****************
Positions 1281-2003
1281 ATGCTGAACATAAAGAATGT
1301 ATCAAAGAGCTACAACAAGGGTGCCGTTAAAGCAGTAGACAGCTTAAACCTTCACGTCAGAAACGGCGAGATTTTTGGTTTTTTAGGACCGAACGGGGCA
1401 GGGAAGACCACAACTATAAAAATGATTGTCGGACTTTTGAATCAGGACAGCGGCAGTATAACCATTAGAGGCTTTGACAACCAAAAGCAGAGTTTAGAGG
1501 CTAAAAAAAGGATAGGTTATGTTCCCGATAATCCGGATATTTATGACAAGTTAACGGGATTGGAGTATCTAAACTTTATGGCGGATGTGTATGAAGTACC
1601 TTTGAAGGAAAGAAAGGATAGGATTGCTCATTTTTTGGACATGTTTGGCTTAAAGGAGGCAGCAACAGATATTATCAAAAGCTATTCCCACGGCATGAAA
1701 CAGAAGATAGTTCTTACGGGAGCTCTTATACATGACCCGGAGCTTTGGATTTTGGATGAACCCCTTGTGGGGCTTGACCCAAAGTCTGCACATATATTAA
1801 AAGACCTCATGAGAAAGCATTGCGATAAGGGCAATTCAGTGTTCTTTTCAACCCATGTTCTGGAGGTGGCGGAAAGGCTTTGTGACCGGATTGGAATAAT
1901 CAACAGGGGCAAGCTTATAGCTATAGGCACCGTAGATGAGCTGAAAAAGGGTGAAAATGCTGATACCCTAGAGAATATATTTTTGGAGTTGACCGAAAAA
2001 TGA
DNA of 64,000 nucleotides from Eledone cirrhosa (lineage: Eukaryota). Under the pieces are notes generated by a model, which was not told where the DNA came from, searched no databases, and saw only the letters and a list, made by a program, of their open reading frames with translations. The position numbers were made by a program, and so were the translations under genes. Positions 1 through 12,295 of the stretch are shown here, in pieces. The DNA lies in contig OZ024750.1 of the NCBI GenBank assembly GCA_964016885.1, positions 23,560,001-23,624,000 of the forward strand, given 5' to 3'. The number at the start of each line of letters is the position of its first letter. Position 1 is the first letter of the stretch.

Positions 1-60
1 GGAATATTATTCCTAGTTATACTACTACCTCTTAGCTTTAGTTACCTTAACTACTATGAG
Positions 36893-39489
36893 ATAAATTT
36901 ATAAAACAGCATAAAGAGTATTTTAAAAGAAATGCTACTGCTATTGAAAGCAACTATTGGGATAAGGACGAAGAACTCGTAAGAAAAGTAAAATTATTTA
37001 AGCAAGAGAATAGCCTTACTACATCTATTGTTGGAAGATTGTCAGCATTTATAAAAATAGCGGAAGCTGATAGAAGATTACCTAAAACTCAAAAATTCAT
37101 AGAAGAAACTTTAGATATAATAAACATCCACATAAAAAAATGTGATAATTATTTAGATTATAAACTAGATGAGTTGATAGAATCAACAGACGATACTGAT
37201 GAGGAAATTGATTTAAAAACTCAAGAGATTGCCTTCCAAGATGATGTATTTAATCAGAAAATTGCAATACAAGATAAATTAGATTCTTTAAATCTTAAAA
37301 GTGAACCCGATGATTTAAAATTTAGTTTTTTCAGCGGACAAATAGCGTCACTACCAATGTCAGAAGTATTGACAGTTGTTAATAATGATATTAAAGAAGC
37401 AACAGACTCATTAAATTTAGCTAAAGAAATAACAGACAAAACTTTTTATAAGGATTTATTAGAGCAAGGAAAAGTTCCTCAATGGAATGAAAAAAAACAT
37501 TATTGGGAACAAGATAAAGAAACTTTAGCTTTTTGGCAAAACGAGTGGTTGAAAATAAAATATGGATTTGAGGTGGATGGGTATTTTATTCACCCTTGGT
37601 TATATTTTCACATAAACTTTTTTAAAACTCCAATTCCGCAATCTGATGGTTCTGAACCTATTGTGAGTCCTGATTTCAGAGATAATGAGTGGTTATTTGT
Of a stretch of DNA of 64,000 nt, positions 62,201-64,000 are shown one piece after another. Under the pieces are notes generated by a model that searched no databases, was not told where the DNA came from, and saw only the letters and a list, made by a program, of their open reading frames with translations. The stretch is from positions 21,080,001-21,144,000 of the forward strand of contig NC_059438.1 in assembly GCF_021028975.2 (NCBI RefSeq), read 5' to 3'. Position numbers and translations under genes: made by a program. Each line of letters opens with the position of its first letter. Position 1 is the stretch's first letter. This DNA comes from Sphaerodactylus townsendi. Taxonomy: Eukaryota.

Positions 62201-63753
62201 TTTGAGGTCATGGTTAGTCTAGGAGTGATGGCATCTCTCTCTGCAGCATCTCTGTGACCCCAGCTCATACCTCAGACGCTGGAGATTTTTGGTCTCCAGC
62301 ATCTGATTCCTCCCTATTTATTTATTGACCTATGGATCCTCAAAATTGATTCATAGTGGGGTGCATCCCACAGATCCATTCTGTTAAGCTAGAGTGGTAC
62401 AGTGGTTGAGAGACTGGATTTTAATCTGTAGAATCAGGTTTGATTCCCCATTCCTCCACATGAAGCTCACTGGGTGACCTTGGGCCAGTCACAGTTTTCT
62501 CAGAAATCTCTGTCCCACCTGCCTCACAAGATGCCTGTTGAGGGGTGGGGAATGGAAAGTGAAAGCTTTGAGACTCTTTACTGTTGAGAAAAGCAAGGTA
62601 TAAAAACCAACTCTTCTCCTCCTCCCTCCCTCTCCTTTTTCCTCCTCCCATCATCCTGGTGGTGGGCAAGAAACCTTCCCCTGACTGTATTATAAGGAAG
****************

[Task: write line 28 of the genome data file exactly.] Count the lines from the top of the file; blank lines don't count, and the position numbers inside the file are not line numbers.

62401 AGTGGTTGAGAGACTGGATTTTAATCTGTAGAATCAGGTTTGATTCCCCATTCCTCCACATGAAGCTCACTGGGTGACCTTGGGCCAGTCACAGTTTTCT